Middle Grade books are, according to FromtheMixedUpFiles.com, "intended for readers ages 8-12, with the protagonist at the higher end of the age range.  The reason for this:  while an 8-year-old would have no problem reading about a 12-year-old protagonist, a 12-year-old may be reluctant to read a book about an 8-year-old.  Subject Matter: MG readers are learning about who they are, what they think, and where they fit in. They do well with books they can relate to. They are still focused inward and the conflicts in MG books usually reflect this. The themes can range from school situations, friendships, relationships with peers and siblings, and daily difficulties that may seem ordinary to the rest of us. The parents are usually seen and have some sort of an influence. Kids at this age are also easily distracted,  so you want a faster pace and short chapters.  Word Count:  Middle Grade used to be 20,000-40,000 words, some say around 50,000 words."

And while we're in the teen-lit topic area...

Young Adult books, according to FromtheMixedUpFiles.com "deal with underlying themes and more complicated plots. It allows teens to examine deeper issues, what their role in life is, the differences a person can make, the importance of relationships, coping with tragedy, etc.  Protagonists are usually searching for their identity, figuring out who they are as an individual and where they fit in. These books generally are more gritty and realistic and the teens choices and actions drive the story. You see less parental influence.  Young Adult word count is generally more around 55,000 to 80,000 words."  

Young Adult books may be submitted to our Book Length Prose category.

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WV Writers Contest F.A.Q. #3

Continuing the series of Frequently Asked Questions about the West Virginia Writers, Inc., Annual Writing Competitions.  To see all of the questions, please click HERE.

QUESTION:  I would like to submit a children's book manuscript for the WV Writers contest.  How are such manuscripts formatted?  I don't have an illustrator, so do I need to describe the illustrations I would like?  How many pages should it be?  Help!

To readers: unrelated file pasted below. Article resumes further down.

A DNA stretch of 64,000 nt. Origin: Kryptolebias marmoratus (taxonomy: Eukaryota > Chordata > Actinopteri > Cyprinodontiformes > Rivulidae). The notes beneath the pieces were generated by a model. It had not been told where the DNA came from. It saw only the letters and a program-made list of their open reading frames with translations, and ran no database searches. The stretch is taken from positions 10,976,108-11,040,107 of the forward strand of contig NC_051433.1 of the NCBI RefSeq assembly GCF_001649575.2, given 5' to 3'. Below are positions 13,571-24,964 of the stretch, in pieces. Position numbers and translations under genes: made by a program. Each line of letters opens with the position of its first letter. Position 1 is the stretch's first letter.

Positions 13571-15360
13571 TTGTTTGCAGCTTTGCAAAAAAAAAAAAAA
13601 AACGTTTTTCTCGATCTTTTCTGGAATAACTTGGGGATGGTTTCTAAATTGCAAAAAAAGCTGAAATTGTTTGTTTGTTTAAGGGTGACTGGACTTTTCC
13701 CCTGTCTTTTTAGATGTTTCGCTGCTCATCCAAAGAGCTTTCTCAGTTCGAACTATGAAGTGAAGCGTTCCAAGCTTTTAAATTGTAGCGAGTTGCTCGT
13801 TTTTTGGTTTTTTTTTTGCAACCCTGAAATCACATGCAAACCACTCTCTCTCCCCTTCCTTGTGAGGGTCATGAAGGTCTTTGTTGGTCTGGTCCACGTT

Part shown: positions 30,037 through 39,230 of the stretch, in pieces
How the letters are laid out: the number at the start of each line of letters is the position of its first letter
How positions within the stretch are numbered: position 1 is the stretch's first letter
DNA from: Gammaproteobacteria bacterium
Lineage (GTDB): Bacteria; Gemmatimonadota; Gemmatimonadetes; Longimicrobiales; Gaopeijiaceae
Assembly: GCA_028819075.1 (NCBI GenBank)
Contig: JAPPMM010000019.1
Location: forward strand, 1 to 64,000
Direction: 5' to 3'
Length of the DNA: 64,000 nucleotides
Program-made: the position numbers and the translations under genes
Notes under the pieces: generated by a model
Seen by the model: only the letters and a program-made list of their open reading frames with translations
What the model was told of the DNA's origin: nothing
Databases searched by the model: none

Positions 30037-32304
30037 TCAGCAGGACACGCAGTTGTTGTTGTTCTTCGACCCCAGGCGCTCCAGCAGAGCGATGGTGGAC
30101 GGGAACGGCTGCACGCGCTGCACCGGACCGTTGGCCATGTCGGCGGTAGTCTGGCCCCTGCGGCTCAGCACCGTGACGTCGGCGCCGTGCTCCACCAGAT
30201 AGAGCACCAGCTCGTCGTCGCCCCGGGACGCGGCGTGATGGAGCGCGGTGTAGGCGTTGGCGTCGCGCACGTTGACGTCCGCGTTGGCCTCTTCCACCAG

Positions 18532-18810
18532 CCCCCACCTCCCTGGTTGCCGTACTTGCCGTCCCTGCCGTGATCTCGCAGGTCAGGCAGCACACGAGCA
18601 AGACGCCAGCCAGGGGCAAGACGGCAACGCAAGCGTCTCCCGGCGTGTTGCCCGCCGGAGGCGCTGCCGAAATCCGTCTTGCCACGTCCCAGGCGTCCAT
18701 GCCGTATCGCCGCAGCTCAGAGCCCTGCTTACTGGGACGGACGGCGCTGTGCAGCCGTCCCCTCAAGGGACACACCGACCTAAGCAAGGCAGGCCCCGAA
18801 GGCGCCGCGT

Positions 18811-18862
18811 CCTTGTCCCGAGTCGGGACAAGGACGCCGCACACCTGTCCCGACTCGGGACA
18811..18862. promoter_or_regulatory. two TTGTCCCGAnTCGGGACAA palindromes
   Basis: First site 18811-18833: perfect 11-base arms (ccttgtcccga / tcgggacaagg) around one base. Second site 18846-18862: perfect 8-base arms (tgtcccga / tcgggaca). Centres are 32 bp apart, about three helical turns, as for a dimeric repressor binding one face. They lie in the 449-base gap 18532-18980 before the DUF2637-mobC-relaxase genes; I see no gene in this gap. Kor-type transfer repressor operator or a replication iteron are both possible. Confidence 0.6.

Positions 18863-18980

ANSWER:  Great question.  You may have a great idea for a children's picture book, but unless you do some research, you may not know how to format it.  To answer this question, I've turned to award-winning children's book writer Anna Egan Smucker.

Anna writes:

    To answer your question, children's picture books are submitted as just the words (unless someone is also an extremely talented illustrator like Chris Van Allsburg). The major publishers are the ones who find the illustrators for their books. With a good picture book manuscript, the editor will be able to "see" the pictures in the author's words.

An excellent and quite comprehensive site for information on writing for children is www.haroldunderdown.org . In the following link Underdown explains the following genres Picture Books and Easy Readers Other links on the site deal with the middle grade and young adult genres.

Hope this helps!
         
    All the best,

Anna Smucker

Again, if you have an illustrator, you're welcome to send photocopies of the art for your book along with your entry.  But traditionally with major publishers, as Anna points out, art is not accepted and is therefore completely optional.